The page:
Commenced in January 2007
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Edition: International
Paper Count: 66352
Screening for Internet Addiction among Medical Students in a Saudi Community

Authors: Nawaf A. Alqahtani, Ali M. Alqahtani, Khalid A. Alqahtani, Huda S. Abdullfattah, Ebtehal A. Alessa, Khalid S. Al Gelban, Ossama A. Mostafa

Abstract:

Background: The internet is an exciting medium that is becoming an essential part of everyday life. Although the internet is fully observed in Saudi Arabia, young people may be vulnerable to problematic internet use, possibly leading to addiction. Aim of study: To explore the magnitude of internet addiction (IA) among medical students associated risk factors and its impact on students' academic achievement. Subjects and Methods: A cross sectional study was conducted in 2014 on 571 medical students (293 males and 278 females) at the College of Medicine, King Khalid University, Abha, Saudi Arabia. Data Collection was done through using the Arabic version of the Compulsive Internet Use Scale and a checklist of demographic characteristics. Results: Age of participants ranged from 19 to 26 years (Mean+SD: 21.9+1.5 years). Internet access was available to 97.4% of students at home and to 80.2% of students at their mobile phones. The most frequently accessed websites by medical students were the social media (90.7%), scientific website (50.4%) and the news websites (31.3%). IA was mild in 47.8% of medical students while 5.8% had moderate IA. None of the students had severe IA. Prevalence of IA was significantly higher among female medical students (p=0.002), availability of internet at home (p=0.022), and availability of internet at the students' mobile phone (p=0.041). The mean General Point Average (GPA) was highest among students with mild IA (4.0+0.6), compared with 3.6+0.6 among those with moderate addiction, and 3.9+0.6 among those who did not show IA. Differences in mean GPA according to grade of IA were statistically significant ((P=0.001). Conclusions: Prevalence of IA is high among medical students in Saudi Arabia. Risk factors for IA include female gender, availability of internet at home or at the mobile phone. IA has a significant impact on students' GPA. Periodic screening of medical students for IA and raising their awareness toward the possible risk of IA are recommended.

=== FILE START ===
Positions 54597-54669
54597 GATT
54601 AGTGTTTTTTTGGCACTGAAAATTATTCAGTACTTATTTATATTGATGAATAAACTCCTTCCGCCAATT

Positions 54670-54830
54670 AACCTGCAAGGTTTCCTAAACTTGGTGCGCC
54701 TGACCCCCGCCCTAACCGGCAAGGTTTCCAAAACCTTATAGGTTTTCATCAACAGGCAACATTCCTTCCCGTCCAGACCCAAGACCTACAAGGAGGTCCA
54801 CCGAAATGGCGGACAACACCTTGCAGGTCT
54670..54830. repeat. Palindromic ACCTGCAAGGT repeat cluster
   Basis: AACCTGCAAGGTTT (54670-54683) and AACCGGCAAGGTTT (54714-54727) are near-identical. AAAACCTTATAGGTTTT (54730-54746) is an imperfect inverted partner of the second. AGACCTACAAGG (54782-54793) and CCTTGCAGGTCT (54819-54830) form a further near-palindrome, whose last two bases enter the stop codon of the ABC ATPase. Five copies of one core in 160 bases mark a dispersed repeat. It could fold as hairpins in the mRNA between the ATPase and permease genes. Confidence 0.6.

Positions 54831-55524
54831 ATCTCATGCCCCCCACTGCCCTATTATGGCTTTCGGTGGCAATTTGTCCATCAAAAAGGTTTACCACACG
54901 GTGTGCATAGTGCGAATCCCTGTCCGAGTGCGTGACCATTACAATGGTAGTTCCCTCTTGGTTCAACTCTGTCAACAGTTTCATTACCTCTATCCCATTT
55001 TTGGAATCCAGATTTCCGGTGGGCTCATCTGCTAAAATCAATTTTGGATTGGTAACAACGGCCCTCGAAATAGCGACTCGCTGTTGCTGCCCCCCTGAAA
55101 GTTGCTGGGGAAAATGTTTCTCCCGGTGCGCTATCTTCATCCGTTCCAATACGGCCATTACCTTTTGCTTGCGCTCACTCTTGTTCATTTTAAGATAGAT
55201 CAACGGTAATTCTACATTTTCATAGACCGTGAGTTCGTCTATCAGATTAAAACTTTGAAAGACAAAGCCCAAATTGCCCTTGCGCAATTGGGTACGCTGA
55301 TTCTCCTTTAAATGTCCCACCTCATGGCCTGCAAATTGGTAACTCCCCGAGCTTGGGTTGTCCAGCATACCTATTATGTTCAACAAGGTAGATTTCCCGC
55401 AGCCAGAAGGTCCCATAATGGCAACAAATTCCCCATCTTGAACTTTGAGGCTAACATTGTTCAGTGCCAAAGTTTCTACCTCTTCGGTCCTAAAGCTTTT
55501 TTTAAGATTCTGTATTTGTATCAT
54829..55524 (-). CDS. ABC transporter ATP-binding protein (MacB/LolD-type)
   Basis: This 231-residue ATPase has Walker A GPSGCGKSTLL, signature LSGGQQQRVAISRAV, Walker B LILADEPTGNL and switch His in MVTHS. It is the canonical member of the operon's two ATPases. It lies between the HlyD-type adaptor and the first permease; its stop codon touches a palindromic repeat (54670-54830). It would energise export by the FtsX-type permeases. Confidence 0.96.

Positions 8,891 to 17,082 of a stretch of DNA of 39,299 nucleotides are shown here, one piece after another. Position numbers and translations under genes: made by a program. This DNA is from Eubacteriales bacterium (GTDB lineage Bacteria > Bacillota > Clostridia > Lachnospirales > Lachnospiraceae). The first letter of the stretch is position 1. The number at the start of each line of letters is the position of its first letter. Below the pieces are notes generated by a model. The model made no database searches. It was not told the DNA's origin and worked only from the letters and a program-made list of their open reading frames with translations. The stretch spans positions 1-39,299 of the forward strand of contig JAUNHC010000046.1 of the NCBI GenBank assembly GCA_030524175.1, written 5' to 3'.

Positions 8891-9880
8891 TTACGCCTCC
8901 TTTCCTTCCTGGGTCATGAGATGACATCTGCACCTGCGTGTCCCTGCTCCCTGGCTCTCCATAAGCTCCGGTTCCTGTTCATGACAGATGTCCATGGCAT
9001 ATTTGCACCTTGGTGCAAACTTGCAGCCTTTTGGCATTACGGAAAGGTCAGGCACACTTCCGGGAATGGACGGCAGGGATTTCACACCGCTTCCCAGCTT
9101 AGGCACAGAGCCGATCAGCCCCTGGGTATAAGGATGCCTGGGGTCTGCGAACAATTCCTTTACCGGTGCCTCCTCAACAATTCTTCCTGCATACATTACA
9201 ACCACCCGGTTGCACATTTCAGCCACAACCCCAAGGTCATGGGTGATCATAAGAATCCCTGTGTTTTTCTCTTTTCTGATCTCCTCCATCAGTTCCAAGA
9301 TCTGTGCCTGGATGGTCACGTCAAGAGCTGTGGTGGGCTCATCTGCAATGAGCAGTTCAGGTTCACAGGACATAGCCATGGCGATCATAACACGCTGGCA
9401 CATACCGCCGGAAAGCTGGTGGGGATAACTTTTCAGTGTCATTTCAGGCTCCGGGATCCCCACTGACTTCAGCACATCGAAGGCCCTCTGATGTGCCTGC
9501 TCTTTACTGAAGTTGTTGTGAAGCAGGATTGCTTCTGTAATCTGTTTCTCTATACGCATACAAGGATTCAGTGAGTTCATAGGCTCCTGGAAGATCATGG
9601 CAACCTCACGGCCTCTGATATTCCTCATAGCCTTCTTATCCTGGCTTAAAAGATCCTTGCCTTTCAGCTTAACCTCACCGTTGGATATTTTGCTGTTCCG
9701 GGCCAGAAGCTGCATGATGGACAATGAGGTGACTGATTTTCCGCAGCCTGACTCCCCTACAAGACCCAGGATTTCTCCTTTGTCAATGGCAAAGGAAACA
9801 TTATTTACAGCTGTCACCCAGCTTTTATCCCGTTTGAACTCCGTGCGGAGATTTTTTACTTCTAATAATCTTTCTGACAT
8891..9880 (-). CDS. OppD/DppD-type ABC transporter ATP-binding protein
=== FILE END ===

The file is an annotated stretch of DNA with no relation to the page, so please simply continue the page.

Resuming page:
Keywords: internet addiction, medical students, risk factors, Saudi Arabia

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